Special Teams

Statistically, the kicking game for UNH has been down the middle, with junior P Max Pedinoff (38 yards per punt) and junior PK Morgan Ellman (6/9 FGs) having average years in the kicking game.  However Ellman's 30 yard FG is why Lehigh is travelling to UNH this weekend, because it was the difference in the game.  It seems to reason that McDonnell will not hesitate to put Ellman in another game-winning situation again this week if necessary.

The return game will feature UNH's best athletes in senior CB Casey DeAndrade and senior RB Dalton Crossan and they are both troublesome weapons.  DeAndrade has had a 28 yard punt return and a 91 yard kickoff return, so he's a guy that could be keeping special teams coaches up at night.

LFN's Keys to the Game

1. Don't Let Confidence Mean Unnecessary Risk.  Lehigh is playing with a huge amount of confidence at the moment, much of which comes from a +10 turnover ratio.  More than anything else, that ball protection and those forced turnovers have been what has made the Mountain Hawks work so well.  With the hope that the takeaways come easily, what's critical for Lehigh will be not creating unnecessary giveaways.  If the turnover ratio favors Lehigh, I like their chances.  If it doesn't, I don't.

2. Spread 'em out.  James Madison provided a great game narrative that Lehigh would be well-served to try to duplicate on offense: spread out the defense, and eat up yards with a mix of the run and pass.  Do so at a quick pace, and score in bunches.  This is how James Madison soared out to a 42-12 lead, to hold on and beat the Wildcats 42-39.  It could happen again this weekend for the guys in the gold pants.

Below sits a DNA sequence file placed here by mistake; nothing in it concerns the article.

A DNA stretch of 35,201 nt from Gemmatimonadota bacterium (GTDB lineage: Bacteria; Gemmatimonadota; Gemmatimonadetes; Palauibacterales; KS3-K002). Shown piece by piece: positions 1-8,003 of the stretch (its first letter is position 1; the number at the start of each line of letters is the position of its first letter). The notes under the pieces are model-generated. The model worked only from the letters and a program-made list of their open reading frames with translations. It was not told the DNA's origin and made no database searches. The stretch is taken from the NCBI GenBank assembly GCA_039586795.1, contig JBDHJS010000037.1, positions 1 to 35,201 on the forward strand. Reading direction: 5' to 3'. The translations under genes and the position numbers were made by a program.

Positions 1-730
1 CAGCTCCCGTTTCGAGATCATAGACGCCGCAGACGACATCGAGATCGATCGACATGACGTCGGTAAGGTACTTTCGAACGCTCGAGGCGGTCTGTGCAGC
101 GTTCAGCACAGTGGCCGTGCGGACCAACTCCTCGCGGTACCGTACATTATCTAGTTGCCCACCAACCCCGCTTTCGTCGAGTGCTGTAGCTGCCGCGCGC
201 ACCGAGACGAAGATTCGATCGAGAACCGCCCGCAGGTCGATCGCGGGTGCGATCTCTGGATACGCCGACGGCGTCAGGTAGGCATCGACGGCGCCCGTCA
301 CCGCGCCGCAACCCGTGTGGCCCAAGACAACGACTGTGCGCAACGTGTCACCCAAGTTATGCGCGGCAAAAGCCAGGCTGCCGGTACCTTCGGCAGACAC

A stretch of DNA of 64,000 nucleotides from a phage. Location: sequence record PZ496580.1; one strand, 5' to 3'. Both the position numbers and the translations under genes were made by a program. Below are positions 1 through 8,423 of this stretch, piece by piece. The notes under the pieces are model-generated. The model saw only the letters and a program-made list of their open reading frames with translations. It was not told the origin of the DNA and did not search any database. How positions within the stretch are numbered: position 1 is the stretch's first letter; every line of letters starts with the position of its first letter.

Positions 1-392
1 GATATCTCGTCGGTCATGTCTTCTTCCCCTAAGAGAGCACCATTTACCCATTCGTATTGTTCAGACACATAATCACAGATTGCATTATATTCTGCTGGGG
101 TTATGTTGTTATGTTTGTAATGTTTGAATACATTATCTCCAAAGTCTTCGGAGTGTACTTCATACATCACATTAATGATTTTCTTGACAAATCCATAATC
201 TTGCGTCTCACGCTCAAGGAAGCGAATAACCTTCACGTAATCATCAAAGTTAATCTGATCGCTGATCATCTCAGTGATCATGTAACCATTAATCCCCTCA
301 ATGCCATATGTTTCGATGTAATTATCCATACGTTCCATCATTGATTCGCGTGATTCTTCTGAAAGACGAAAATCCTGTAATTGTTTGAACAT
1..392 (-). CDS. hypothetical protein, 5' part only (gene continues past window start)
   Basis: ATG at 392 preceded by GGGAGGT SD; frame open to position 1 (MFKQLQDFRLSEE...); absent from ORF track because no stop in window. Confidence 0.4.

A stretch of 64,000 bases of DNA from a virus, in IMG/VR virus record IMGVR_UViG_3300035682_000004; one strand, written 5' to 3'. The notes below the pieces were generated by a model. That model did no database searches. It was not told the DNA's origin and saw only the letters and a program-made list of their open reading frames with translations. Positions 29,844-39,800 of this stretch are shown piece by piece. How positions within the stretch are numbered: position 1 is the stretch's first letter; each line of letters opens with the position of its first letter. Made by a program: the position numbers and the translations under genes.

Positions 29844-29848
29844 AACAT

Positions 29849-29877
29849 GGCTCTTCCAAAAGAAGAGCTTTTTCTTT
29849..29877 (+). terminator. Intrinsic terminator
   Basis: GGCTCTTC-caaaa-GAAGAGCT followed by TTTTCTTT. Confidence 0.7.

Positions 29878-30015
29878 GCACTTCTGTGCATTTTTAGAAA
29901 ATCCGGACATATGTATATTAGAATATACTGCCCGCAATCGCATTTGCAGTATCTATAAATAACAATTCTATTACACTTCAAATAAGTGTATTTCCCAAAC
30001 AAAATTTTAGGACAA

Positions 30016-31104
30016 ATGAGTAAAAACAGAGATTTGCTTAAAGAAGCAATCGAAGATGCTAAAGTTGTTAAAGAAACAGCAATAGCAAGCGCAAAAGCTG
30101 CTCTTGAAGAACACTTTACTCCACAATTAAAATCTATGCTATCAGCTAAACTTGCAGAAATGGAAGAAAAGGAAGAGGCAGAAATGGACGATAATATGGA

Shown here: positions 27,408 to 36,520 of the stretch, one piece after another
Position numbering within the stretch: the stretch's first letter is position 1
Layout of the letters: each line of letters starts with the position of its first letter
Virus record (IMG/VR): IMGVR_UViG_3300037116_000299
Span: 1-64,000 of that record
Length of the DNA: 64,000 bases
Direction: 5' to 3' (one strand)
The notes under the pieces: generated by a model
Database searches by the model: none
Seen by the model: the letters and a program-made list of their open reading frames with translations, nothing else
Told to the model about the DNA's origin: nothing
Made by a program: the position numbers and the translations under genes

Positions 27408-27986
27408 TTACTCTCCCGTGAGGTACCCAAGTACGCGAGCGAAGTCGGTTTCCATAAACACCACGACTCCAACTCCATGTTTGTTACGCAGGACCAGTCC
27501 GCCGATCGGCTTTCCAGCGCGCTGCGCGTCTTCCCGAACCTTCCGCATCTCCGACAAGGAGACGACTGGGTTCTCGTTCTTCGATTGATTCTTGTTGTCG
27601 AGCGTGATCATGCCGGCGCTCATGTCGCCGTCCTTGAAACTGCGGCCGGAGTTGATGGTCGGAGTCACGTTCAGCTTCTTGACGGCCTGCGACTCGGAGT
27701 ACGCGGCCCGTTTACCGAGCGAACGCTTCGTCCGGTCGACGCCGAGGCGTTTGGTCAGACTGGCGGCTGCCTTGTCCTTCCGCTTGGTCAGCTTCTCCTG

3. Relentlessly pursue Crossan.  Dalton Crossan was the engine that made UNH go this season, so stopping him has to be a top priority. Swarming to him early and often has to be a big part of the defensive gameplan, while not getting overrun by UNH's big, physical O line.

Fearless Prediction

Whether Lehigh "earned" a home game or not, here we are.  Whether UNH "deserved" a home game, or an at-large bid, here we are.  The game is nigh.  And when you look at the matchup, you see a game that can go either way.

This Lehigh team is coming into this game with a lot of confidence, having won nine straight.  The momentum from this type of run for the Mountain Hawks cannot be overstated, but at the same time it's not everything.  Will Lehigh be able to handle the pressure of this matchup, in this place, at 2:00 PM on Saturday?

All I know is whatever happens to Lehigh, I don't think this will come easy.  It never is, playing on the road in the FCS playoffs.  But I think this team has what's necessary to come away with it.

Lehigh 45, New Hampshire 36

Comments

Popular posts from this blog

Patriot League Commit Tracker, Class of 2022

(Photo Credit: Steve Hockstein/NJ Advance Media)